As hospitals plunge into crisis with soaring numbers of patients, it’s been revealed Spalding’s Johnson Community Hospital is keeping four beds empty because it can’t recruit enough staff.
The hospital has only 32 beds – four dedicated to end of life care, which are occupied – and 28 for general use on Welland Ward.
News of the “closed beds” on Welland Ward emerged on Thursday when the Free Press questioned bosses at Lincolnshire Community Health Services NHS Trust (LCHST). On the same day, our sister paper, the Spalding Guardian, revealed Spalding’s nearest acute hospital, Pilgrim at Boston, has had a 28-bed ward shut for 14 months.
LCHST said it closed “a number of beds” in September 2013 – without saying precisely how many – and the decision was taken in conjunction with national guidance by the Royal College of Nursing (RCN) on “safer staffing levels for inpatient wards”.
Sue Cousland, LCHST chief nurse/director of operations said; “We have been actively recruiting for staff but in the Spalding area it continues to prove difficult to recruit to certain posts. Beds have been reopened incrementally as we have been able to recruit.
“In addition to recruitment challenges, the trust is actively discussing with commissioners the best use of beds for patient care to ensure we can deliver the safest possible care at all times.”
United Lincolnshire Hospitals Trust, which runs the acute hospitals in Boston, Grantham and Lincoln, declared a “black alert” last week as its services were stretched by soaring numbers of patients.
LCHST is bidding to ease that crisis by opening the Johnson Hospital Minor Injuries Unit (MIU) to patients with minor illnesses until the end of the month – diverting some patients away from accident and emergency (A&E) – and by going in to the acute hospitals to help discharge patients.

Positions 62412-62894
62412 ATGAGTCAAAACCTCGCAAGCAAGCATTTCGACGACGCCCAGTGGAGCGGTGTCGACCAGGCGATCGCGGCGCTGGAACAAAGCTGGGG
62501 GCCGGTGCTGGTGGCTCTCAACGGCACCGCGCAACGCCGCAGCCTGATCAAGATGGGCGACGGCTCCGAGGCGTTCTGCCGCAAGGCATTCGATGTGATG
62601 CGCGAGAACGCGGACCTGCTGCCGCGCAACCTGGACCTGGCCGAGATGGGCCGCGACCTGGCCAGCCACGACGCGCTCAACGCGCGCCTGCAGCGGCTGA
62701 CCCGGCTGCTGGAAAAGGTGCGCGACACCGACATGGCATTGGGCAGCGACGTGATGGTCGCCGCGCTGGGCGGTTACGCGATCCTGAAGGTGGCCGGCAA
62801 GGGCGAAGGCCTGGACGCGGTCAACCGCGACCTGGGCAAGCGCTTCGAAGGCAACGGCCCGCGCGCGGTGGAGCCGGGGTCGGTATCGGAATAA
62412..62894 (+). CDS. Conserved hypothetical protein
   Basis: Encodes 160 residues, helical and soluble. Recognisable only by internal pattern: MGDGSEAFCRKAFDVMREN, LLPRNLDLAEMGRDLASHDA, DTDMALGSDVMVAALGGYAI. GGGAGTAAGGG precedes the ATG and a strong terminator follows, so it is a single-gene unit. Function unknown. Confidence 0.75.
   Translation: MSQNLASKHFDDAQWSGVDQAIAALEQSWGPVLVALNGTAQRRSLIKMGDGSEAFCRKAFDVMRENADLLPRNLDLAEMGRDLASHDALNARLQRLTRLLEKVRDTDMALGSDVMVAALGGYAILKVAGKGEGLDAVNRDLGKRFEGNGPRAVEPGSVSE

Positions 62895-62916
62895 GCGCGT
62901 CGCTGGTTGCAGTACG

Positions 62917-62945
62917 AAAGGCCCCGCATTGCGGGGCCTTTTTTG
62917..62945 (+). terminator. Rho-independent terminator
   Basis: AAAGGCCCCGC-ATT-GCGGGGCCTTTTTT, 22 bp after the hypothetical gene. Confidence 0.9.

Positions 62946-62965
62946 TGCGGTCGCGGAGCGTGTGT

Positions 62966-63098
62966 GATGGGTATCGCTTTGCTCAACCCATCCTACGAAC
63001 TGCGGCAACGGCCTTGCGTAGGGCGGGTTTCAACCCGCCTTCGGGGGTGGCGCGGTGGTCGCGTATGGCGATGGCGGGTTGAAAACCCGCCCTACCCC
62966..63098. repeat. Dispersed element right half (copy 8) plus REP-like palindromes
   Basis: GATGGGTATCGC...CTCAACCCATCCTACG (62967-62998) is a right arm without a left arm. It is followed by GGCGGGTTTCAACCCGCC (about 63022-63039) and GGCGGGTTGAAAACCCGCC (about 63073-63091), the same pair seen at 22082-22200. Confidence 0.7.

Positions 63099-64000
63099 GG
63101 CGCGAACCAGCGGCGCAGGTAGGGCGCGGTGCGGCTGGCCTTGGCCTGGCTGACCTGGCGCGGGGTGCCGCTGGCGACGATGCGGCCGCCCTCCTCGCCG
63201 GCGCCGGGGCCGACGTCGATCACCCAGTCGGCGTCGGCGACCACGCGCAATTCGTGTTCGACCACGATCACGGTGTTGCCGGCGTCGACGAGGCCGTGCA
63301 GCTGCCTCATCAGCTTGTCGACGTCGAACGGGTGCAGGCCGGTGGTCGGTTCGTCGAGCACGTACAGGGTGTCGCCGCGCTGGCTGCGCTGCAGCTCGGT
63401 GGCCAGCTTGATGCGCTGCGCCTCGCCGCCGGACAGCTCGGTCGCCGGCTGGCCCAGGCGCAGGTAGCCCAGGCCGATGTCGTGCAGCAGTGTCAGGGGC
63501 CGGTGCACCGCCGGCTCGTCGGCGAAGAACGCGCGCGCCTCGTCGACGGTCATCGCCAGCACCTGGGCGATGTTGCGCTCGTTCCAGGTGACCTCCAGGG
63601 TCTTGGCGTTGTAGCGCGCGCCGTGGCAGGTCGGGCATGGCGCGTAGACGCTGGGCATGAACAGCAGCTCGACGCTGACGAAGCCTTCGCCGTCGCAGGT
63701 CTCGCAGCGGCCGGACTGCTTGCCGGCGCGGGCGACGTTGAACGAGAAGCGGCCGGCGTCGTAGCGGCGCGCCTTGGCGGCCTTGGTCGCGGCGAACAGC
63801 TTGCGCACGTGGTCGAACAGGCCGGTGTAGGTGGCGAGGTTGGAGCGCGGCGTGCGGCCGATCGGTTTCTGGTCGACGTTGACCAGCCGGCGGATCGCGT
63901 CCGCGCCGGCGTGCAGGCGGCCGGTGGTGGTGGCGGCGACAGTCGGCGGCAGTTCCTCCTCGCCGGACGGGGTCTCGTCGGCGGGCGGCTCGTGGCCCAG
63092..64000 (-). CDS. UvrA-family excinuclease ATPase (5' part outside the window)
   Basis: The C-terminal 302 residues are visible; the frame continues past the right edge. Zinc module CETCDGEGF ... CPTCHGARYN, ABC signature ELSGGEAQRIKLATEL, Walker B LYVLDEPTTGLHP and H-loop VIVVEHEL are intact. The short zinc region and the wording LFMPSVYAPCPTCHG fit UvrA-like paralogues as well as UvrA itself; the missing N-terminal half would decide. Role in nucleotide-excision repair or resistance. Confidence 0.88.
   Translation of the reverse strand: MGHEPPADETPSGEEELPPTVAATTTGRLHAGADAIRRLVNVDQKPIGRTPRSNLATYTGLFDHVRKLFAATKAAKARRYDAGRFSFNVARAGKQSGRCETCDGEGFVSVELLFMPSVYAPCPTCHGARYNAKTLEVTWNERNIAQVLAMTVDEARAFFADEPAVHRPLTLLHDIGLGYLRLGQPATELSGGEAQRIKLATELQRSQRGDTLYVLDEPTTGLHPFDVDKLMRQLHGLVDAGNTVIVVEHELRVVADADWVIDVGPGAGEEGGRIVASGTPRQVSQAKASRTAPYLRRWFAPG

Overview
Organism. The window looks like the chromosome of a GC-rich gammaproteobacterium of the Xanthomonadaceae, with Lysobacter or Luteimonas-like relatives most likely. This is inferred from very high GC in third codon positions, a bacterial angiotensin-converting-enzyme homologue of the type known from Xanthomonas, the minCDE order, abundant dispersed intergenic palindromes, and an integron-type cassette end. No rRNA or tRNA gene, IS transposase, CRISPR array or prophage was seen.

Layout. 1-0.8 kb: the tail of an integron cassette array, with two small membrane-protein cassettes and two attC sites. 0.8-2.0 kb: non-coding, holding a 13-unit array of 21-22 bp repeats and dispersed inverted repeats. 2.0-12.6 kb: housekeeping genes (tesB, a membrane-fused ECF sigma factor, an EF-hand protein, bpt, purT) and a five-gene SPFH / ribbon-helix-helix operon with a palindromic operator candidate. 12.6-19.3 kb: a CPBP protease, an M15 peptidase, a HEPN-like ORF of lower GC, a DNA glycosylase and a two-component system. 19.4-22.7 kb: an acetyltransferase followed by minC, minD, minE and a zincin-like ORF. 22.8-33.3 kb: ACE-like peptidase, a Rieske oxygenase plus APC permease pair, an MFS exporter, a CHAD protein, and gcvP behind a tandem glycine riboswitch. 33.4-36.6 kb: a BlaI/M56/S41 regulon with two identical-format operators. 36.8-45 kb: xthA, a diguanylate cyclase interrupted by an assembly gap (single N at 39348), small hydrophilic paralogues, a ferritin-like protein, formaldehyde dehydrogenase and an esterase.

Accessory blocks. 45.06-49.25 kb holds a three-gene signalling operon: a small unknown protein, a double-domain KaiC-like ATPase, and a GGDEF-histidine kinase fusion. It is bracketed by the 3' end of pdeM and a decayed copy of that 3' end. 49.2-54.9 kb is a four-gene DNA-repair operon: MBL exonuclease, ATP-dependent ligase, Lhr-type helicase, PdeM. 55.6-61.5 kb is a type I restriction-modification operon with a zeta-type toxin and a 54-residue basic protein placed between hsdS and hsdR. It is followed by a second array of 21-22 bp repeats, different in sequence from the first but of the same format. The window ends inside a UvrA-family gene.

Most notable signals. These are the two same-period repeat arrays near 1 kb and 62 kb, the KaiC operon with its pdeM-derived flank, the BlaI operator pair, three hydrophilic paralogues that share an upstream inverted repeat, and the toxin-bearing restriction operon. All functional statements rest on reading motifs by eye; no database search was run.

Ms Cousland said the trust “has suspended all normal activity and non-urgent work until further notice” to “ensure patients receive appropriate care from experienced community nurses wherever they may be in the system currently”.
She said: “We have supported an average of a further 45 complex discharges home per day over and above those we would normally see in the South Holland area.”
Specialist teams are also helping to avoid unnecessary clinical admissions into hospital and to assess patients and arrange additional care and support at home to avoid inappropriate attendance at A&E departments.
Ms Cousland said: “We have extended the service provided at the Minor Injuries Unit at the Johnson Community Hospital to include minor illnesses with effect from Friday, January 9, until the end of the month in the first instance.
“The types of minor illnesses which can be dealt with are ear and throat infections, minor skin infections/rashes, minor eye conditions/infections, stomach upsets and coughs, colds and flu-like symptoms. The unit is open from 8am to 6pm every day. Our out of hours service, which is linked to NHS 111, operates when GP services are closed.
“We have put additional GPs and nurse practitioners into the service and have deployed four additional cars to accommodate the increasing requirement for home visits. We will continue to review need and work with health and social care partners to provide an appropriate response.”